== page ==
Probate is the court process of transferring assets controlled by your will to your beneficiaries upon your death. The word probate refers to the act of proving the will; but it has come to mean the whole process that occurs after the will is proved to be a valid will.
Frequently, the decedent did not have a will. These estates are controlled by statutes that set out the legal heirs, called intestate succession. The process is still called “probate” even though a will is not being proved. If the personal representative is acting under a will we call him an Executor. If he is acting for an estate without a will, we call him an Administrator.
The process will be different for each estate. It will depend on what assets the decedent owned at death, the size of the estate, and where the decedent was a resident at death. When someone dies, we usually sit down with the person named as Executor to plan the needed activities. We review the assets and debts of the estate. The first thing we do is identify which assets pass through the probate process and which ones pass to beneficiaries under some other process. There are procedures necessary to collect and transfer all property; however, only the probate property is subject to court formalities. Those formalities can include filing an application for probate, advertising for creditors, producing an inventory of assets, and an accounting for distribution and collections during the probate process.
Anything that does not have a specific beneficiary or survivorship provision will get to the heirs through the probate process.
What assets will pass to beneficiaries outside of probate?
Many assets will have a named beneficiary or are owned with a right of survivorship. The will or intestate succession will not control these items. This can be a good thing, as they may be easier to transfer, and require less paperwork and formality. When we are doing estate planning in advance, we try to focus on these strategies before we start writing a will.
- Life insurance payable to beneficiaries;
- Retirement plans that pass to named beneficiaries;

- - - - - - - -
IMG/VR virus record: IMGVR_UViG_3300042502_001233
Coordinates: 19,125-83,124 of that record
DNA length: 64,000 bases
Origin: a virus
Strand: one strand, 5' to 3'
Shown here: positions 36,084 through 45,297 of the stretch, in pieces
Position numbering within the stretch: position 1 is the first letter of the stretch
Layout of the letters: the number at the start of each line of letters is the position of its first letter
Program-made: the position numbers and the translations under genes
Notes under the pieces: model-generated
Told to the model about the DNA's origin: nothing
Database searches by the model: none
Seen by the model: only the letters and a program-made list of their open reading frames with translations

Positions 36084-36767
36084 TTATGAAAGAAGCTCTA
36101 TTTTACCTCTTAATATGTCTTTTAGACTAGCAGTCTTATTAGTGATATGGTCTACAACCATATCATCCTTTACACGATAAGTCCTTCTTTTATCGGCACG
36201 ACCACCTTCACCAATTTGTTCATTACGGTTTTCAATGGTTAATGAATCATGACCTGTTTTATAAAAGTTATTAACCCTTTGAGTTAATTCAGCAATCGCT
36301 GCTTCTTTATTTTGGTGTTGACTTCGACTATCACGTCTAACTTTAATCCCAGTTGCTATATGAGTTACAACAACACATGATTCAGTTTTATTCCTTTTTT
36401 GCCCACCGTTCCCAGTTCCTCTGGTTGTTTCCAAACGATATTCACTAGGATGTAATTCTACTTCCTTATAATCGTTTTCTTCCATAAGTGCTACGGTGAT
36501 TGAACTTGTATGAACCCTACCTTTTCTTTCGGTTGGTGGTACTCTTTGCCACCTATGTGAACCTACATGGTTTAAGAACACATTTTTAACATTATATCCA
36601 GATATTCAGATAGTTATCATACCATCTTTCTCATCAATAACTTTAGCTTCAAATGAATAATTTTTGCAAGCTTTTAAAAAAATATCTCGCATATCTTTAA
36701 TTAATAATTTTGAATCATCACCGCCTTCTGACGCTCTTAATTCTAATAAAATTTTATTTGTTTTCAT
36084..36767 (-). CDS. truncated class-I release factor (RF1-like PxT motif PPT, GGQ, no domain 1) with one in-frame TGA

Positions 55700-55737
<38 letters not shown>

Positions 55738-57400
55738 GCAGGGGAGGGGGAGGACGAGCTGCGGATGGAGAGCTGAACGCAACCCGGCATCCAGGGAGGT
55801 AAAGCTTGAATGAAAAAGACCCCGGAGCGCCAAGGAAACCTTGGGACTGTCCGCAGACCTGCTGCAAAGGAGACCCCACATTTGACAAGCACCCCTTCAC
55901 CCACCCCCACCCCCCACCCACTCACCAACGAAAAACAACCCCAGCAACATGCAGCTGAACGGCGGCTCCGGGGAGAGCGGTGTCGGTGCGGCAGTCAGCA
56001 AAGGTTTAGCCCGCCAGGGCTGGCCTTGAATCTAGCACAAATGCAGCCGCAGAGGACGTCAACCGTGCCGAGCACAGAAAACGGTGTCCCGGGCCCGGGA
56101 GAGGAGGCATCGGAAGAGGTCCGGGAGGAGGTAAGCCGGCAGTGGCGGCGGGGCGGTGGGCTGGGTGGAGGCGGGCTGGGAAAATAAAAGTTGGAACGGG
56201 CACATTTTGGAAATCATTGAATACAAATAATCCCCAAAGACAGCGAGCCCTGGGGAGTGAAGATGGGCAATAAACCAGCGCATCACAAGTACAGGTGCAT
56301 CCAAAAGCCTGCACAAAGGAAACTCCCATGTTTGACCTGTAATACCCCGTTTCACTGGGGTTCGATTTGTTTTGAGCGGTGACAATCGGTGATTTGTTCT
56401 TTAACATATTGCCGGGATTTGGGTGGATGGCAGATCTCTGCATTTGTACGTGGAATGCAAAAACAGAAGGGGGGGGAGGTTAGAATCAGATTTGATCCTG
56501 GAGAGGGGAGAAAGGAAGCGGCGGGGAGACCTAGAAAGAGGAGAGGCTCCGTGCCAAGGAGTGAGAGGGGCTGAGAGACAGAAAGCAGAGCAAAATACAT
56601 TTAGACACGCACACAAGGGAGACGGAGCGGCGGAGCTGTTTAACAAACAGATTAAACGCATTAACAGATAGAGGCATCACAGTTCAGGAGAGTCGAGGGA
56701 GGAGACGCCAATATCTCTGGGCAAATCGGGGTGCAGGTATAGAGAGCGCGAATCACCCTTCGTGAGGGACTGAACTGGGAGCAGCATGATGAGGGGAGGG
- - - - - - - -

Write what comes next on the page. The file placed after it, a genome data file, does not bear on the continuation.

- Land that is owned with a spouse as tenants by the entireties;
- Land that is owned with another person in which the deed specifies a right of survivorship;
- Bank accounts with a right of survivorship;
- Stocks, bonds, or securities accounts with a right of survivorship;
What else does the personal representative have to do?
In addition to completing the probate process to the satisfaction of the Clerk of Court, the personal representative must arrange to transfer each asset to the correct beneficiary. This process will require the personal representative to provide whatever documentation or procedures are required by the holder of each asset to transfer ownership to the heir of the property, whether the property goes through probate or not. This means that the personal representative will need to deal with each bank, securities firm, and so forth to provide the required documents that will result in the transfer of ownership to the ultimate owner.
The tax man cannot be forgotten. One important duty of the personal representative is to make sure that all tax filings are made. These can include estate taxes if the estate is large enough, but more commonly there will be income tax returns and estimated taxes to file for the deceased.
This is information, not legal advice. We are offering some general information on a topic that may be of interest. This is not legal advice. Your circumstances will be different from anyone else’s. If you have questions about a specific issue or asset, please call our office and make an appointment for a consultation. We will be very happy to work with you.